In the year since arriving from the Pakistani refugee camp, Makhdoom has applied herself diligently in learning two things: her job cleaning rooms at the Hilton and English. She said she has no desire to return to Afghanistan, "Because there is nothing left for me there, and it is not safe."

On the other hand, Samuel Deng, 23, would like to return to Sudan someday. One of the Lost Boys of Sudan, Deng was resettled in Tucson through the IRC nearly two years ago and has been working at the Hilton for about a year. He was seven years old when he walked first from Sudan to Ethiopia, then back to Sudan and finally to a Kenyan refugee camp. The whole ordeal took more than a year, crossing crocodile-infested rivers and being hunted alternately by lions, hyenas and armies searching for child soldiers. Of the original 25,000 Lost Boys traveling en masse to Kenya, only 16,000 survived the ordeal.

Deng's eyes betrayed the difficulties he endured at a young age, and when he recounted the story, it was with the detachment trauma victims often display.

"It is difficult, if you are so tired, you just keep going, being willing to save yourself," Deng said. "If you don't know where to help yourself, you look and compare yourself with the older boys, the people who continue going. You don't want to be left behind, you will die. You have to push yourself … you are lucky, you cross the river. You bad luck (with crocodiles), you left in the river."

Deng said he enjoys his life and work here. He lives in a two-bedroom apartment with three other Lost Boys and earns between $600 and $800 per month at the Hilton and about $400 per month at a second job at the Westin La Paloma Resort. He is attending PCC, taking general education courses, and said he hopes to become an engineer.

He said he would go home if he could, but admits he cannot give into the sadness that comes with missing Sudan.

"I can't (be) thinking about family, I will be sad, it will give me a certain problem," Deng explained. "I have to keep doing things here to improve my life, my chances of going back to seeing my family. I know I cannot think what might be happening to them or I will be distracted from improving."

Makhdoom understands the longing for home, even though she does not want to return.

"When I first come here, I went to doctor because all the time I cry and cry. I miss home, I no understand here," she said. "They gave me medicine, I get better and then, when I get job, I am all fine. No medicine, no sadness. I know my home is here. I miss Afghanistan, but nothing is there for me anymore."

Marinovich said one problem refugees sometimes face in their new jobs is understanding the cultural diversity of the United States, especially in places such as the Hilton where diversity is encouraged.

"During our cultural orientations, we talk about diversity in this country, that this country is basically made of different religions and races and nationalities and that this is good," he said. "It is not uncommon, since we have many refugees settled in the same apartment complexes, that they become friends of sort. The other day, I went for a home visit and saw women from Afghanistan, Bosnia and Iraq and they were drinking coffee and talking. I have no idea how they were doing it - none are good English speakers - but they were doing it."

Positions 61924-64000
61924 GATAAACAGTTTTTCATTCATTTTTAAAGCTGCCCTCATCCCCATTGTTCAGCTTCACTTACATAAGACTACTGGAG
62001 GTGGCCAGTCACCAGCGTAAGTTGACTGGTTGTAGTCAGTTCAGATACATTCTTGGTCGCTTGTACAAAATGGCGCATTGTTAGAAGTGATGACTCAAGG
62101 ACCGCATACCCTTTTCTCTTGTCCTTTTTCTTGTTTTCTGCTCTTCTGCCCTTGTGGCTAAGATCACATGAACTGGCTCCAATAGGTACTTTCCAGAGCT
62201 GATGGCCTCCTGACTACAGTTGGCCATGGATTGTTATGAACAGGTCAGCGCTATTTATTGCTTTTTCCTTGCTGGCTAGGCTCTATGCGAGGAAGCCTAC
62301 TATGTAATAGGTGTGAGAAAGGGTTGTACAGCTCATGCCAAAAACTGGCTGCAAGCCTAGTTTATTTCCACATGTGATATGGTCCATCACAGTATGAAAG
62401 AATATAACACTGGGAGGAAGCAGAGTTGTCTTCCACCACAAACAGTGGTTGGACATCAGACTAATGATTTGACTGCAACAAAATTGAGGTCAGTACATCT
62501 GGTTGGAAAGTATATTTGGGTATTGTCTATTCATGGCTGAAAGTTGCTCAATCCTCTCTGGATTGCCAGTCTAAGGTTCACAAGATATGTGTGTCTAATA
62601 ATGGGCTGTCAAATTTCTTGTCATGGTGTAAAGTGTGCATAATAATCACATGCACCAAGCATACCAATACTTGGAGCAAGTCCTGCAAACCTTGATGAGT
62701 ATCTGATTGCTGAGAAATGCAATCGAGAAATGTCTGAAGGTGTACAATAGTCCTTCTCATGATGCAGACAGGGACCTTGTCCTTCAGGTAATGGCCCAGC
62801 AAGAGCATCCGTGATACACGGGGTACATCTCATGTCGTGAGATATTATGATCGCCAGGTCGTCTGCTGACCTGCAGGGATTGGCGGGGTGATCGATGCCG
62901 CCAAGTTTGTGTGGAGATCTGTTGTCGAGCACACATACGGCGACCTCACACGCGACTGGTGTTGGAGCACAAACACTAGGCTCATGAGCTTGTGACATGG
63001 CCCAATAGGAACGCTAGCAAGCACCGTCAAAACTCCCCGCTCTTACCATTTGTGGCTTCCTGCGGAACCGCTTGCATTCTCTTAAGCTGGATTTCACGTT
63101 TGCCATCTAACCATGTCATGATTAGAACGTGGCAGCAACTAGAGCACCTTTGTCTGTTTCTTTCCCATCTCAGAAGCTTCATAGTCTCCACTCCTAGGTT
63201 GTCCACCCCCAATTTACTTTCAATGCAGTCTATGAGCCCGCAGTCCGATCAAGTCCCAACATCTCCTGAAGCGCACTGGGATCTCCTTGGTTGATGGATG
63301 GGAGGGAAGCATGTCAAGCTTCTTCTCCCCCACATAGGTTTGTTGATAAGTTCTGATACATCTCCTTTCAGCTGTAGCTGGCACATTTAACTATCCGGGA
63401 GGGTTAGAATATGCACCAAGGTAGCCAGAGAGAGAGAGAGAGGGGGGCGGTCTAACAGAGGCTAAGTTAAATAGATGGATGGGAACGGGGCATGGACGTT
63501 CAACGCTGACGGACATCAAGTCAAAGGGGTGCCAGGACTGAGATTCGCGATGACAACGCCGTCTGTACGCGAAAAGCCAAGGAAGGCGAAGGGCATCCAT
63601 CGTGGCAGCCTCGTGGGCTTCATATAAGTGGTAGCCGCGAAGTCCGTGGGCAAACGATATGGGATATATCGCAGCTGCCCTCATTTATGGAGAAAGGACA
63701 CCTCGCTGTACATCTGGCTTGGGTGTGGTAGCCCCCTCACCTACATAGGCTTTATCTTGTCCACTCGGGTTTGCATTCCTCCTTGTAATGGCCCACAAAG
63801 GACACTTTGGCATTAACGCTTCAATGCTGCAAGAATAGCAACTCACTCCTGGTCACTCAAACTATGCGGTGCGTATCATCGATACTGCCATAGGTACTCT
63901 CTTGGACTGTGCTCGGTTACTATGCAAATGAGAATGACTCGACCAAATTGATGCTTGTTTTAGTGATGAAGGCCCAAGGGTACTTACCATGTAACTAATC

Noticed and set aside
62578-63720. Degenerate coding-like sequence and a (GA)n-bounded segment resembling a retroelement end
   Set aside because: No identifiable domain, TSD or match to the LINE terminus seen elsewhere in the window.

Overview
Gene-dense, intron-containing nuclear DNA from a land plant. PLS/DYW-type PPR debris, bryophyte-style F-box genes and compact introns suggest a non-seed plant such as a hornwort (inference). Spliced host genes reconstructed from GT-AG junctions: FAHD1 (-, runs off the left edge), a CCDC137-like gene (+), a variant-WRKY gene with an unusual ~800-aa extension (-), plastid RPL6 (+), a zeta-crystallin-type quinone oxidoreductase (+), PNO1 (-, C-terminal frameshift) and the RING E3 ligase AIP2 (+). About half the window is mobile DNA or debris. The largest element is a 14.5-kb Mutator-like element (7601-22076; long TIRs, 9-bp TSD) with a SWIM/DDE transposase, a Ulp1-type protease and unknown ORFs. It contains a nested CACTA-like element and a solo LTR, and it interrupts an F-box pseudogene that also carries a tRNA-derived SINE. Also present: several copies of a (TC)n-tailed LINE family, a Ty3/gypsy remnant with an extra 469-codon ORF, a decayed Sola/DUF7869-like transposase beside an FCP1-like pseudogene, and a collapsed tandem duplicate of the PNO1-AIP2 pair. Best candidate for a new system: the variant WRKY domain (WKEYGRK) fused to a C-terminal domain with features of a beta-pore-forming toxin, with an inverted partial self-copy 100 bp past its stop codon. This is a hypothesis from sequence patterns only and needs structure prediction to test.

But even in a country that prides itself in tolerance and acceptance, some refuges recognize there are still lines that are not crossed. For example, when Saeeda and Sara Makhdoom were exiting one of the hotel rooms, they came upon Monydeng Ajuang, 21, one of the resort's Lost Boys employees who also cleans rooms. A gold medal of the Virgin Mary hanging around his neck identifies Ajuang as Christian, and even though the Makhdooms are now in America, their Islamic faith prohibits them from associating with a non-Muslim man.

"We say hello, but we can't take pictures," Saeeda said, when asked by a photographer to pose with Ajuang by one of the hospitality carts.

Is the young man offended?

"No," he said, matter-of-factly. "It is different culture, you just must understand, it would not be good for them."

Back at the world map, Carolin becomes emotional when pointing out where some of her employees come from.

"This map is very important to us. It gives us a perspective of how far people have come to this country. It is really amazing what we take for granted and what they've had to leave … most of them came out of dire, dire situations," she said, pausing to compose herself. "There was grave risk of losing their life or the lives of families members. Some have suffered very greatly. They come here to be secure and safe and make a living and to do all the things we all take for granted every single day. I think it is very amazing what they will endure to come to this country and I'm proud to know them."